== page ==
Steeped in history and echoing with divine harmony, Jubilee is an event you won’t want to miss.
A cast of thirteen singing actors – each a strong performer in their own right – work seamlessly to create the tight harmonies and soulful singing of the historic Fisk Jubilee Singers, famed in their day for touring the country to spread not only phenomenal music but to raise money for their artistic and academic home, Fisk University in Nashville.
Written and directed by Tazewell Thompson, Jubilee gives glimpses of the individuals who comprised the Fisk singers at the time of their first tour, 1871, but it is the music that lifts the story and the spirits from the opening notes until the last chords fade from memory. The music in question was then known as secret songs or field songs; these were the songs sung by slaves as they worked. We have come to know this music as the Negro Spiritual in modern times. The Fisk University students were the first to take these songs, also known as jubilees, from the fields to the general public. Even more remarkable, the songs in Jubilee are performed by the talented cast a capella – 100 percent without accompaniment. The Kreeger theater has never sounded more glorious and angelic.
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The play unfolds as little snapshots of the Fisk Singers, from their foundation to the end of their lives. Along the way, we see how tenacious and dignified these young men and women were, proud of their heritage, hellbent on getting an education, and sharing their magnificent harmonies with the world – even if it meant poor treatment from mostly white audiences, especially in the Jim Crow south. One of the most powerfully staged scenes depicts the singers being surrounded by a mob and, after a pregnant pause that hangs in the air, each one of the Fisk performers is beaten and humiliated. Director Thompson presents it in a stylized manner that is riveting, including a sonorous soundscape by sound designer Fabian Obispo.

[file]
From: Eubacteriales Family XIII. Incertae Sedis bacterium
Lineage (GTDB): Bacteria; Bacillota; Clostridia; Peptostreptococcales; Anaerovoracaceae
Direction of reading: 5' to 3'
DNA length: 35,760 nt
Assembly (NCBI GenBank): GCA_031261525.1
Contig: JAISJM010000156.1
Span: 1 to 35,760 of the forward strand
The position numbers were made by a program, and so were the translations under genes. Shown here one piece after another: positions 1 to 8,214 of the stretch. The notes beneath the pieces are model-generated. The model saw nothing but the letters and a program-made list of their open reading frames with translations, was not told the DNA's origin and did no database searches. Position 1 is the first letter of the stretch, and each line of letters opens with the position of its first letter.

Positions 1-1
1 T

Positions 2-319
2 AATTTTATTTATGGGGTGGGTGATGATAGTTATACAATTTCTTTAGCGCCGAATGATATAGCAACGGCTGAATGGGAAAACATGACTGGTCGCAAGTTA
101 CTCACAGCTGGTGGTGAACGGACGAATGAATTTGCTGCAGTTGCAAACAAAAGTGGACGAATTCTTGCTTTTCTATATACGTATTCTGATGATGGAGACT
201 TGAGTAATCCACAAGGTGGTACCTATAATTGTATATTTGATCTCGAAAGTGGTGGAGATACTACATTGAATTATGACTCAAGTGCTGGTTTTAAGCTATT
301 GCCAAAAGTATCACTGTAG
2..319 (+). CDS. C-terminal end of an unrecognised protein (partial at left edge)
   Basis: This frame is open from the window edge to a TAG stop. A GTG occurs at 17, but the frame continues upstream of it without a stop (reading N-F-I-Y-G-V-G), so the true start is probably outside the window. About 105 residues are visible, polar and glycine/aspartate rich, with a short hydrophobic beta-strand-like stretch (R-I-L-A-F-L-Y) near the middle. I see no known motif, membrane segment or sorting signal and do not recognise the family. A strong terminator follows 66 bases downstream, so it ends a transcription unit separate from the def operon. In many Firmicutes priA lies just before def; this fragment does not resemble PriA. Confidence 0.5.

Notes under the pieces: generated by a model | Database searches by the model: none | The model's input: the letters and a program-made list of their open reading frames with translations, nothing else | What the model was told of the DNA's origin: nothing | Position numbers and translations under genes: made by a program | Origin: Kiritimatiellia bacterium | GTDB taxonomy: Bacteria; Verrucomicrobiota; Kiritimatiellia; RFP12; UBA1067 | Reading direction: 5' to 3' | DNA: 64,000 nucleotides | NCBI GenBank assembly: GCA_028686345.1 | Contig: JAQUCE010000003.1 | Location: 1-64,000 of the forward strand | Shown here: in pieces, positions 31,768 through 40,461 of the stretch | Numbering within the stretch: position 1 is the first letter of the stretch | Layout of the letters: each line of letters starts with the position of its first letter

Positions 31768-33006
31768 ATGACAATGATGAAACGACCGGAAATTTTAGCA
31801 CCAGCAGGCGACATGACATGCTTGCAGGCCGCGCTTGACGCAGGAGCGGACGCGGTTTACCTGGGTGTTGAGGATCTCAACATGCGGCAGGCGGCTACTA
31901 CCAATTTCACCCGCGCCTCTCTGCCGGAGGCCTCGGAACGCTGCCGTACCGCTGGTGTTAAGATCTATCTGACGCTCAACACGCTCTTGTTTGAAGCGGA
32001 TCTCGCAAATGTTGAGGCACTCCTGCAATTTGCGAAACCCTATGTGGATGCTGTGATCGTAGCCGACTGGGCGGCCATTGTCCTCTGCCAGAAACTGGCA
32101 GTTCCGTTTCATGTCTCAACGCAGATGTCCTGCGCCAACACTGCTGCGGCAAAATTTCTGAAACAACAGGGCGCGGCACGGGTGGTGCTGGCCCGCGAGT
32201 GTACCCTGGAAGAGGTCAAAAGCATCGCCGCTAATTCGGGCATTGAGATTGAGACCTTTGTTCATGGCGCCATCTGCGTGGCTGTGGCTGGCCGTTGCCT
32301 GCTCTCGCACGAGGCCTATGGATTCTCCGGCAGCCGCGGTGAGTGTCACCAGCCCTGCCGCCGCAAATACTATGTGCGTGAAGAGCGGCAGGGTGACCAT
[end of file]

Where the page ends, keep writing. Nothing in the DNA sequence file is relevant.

Other members of the group share stories of witnessing their parents being brutally whipped, or having to learn spelling and other subjects while hiding under the floorboards of a schoolhouse. Remember, Fisk University was founded on the heels of the Civil War, during the time of Reconstruction – members were the children of slaves and several members were former slaves. Even as they fought poor treatment, and a lack of proper facilities at their poorly funded university, the Fisk Singers stood tall to sing for their supper and, indeed, for their survival.
Thompson’s script blends these stories with the careful selection of “hand-me-down songs’ that serves as a rich palette from which to paint the historic and poignant picture of this group. Among the songs in Jubilee, starting with “Over My Head, I Hear Music in the Air” and“There’s A Meeting Here Tonight” a mixture of 18 other spirituals are performed. If you have grown up in certain churches, an old favorite is bound to ring in your ears.